The temperature is definitely starting to drop a little outside. Before long it will be positively chilly. But on the plus side, it will be ideal weather for one of these striped football scarves by Retro Clasico. Read more
Apolgies if you saw these over the weekend via our social networks, but we thought these Appleberry college scarves in football colours might be deserving of a wider audience.
They've been produced to accompany the current Miro exhibition at Tate Modern. Miro's art influenced the designs of Lucienne Day, amongst many others, so it's hardly surprising that these scarves nod towards her work. Made from 100% linen, they are decorated with a pattern that uses the sketchy, skeletal forms so associated with 50s designs.
Available in three colours, the scarves cost £45 each.
Buy them online
If you were interested in the Ascher pop up studio we featured earlier in the year, this new book on Scarves by Nicky Albrechtsen and Fola Solanke should provide plenty of fashionable inspiration.
Published by Thames and Hudson, the book looks at 250 examples of women's scarves designed and produced over the course of the twentieth-century, especially when scarves reached the height of their popularity in the Forties and Sixties. The 304 page book contains pieces by huge fashion names ranging from Paul Poiret and Elsa Schiaparelli to Gucci, Zandra Rhodes and Hermes. Through its colourful photographs, the illustrates a slightly different take on fashion in the last century.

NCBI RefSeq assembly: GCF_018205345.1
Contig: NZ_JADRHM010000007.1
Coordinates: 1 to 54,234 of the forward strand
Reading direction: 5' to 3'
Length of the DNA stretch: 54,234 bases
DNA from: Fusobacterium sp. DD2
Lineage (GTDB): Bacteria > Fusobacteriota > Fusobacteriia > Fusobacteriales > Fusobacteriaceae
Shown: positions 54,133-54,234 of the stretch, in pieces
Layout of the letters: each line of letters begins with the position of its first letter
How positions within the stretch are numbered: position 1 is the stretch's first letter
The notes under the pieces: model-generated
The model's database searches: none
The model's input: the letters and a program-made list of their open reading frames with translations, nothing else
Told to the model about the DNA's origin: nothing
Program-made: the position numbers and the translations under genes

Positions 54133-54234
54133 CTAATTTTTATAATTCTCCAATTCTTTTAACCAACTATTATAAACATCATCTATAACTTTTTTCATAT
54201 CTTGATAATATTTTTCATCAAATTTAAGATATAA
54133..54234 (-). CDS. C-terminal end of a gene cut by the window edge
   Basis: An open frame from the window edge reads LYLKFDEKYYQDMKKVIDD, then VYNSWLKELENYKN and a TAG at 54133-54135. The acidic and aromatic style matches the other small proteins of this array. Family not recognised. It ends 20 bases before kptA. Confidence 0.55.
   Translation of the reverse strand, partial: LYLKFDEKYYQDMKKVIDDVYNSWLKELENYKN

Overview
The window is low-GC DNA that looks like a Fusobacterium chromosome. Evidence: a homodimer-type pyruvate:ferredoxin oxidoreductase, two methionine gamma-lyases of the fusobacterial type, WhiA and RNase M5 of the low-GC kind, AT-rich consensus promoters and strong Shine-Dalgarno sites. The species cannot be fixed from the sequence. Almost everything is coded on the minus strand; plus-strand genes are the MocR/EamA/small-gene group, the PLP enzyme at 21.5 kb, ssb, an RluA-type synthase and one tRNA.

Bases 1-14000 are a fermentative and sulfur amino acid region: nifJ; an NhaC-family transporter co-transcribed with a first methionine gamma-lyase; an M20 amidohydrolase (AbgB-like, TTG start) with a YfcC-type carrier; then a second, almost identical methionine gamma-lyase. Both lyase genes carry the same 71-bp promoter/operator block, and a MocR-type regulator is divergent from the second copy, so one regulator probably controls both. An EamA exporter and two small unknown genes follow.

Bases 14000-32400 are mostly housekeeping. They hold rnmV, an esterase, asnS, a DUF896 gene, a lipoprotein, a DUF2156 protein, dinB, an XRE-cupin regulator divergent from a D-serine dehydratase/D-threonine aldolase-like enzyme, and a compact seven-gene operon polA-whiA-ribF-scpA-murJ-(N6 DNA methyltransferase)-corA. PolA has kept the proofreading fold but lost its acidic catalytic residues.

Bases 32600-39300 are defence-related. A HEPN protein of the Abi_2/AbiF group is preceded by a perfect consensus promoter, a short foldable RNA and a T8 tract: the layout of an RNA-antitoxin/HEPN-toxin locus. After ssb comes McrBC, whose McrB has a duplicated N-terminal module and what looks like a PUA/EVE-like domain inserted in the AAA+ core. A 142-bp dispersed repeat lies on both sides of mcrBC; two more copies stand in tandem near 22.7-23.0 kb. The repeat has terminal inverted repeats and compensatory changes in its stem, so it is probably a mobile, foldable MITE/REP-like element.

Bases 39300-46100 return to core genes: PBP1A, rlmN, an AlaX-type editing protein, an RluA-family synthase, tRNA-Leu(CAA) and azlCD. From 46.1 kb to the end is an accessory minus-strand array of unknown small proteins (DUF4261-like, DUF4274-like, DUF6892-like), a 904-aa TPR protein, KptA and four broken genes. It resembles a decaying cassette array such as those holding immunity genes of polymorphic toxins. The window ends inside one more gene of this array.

The book is currently on sale for £19.75 from Amazon.
London's Brompton Road is having a series of interesting pop-up events at the moment. As well as the Skandium sale shop earlier this month, it's now hosting the Ascher Studio pop-up display.
Zika Ascher is well known for his role in the fabric industry in the twentieth century, providing fabric for everyone from Dior to Mary Quant. He's especially celebrated for the 'Artists Squares' series, when from the mid-Forties to the mid-Fifties he invited 51 artists such as Henry Moore, Picasso and Barbara Hepworth to design scarves – with the aim that contemporary art would in turn inspire innovative textile design.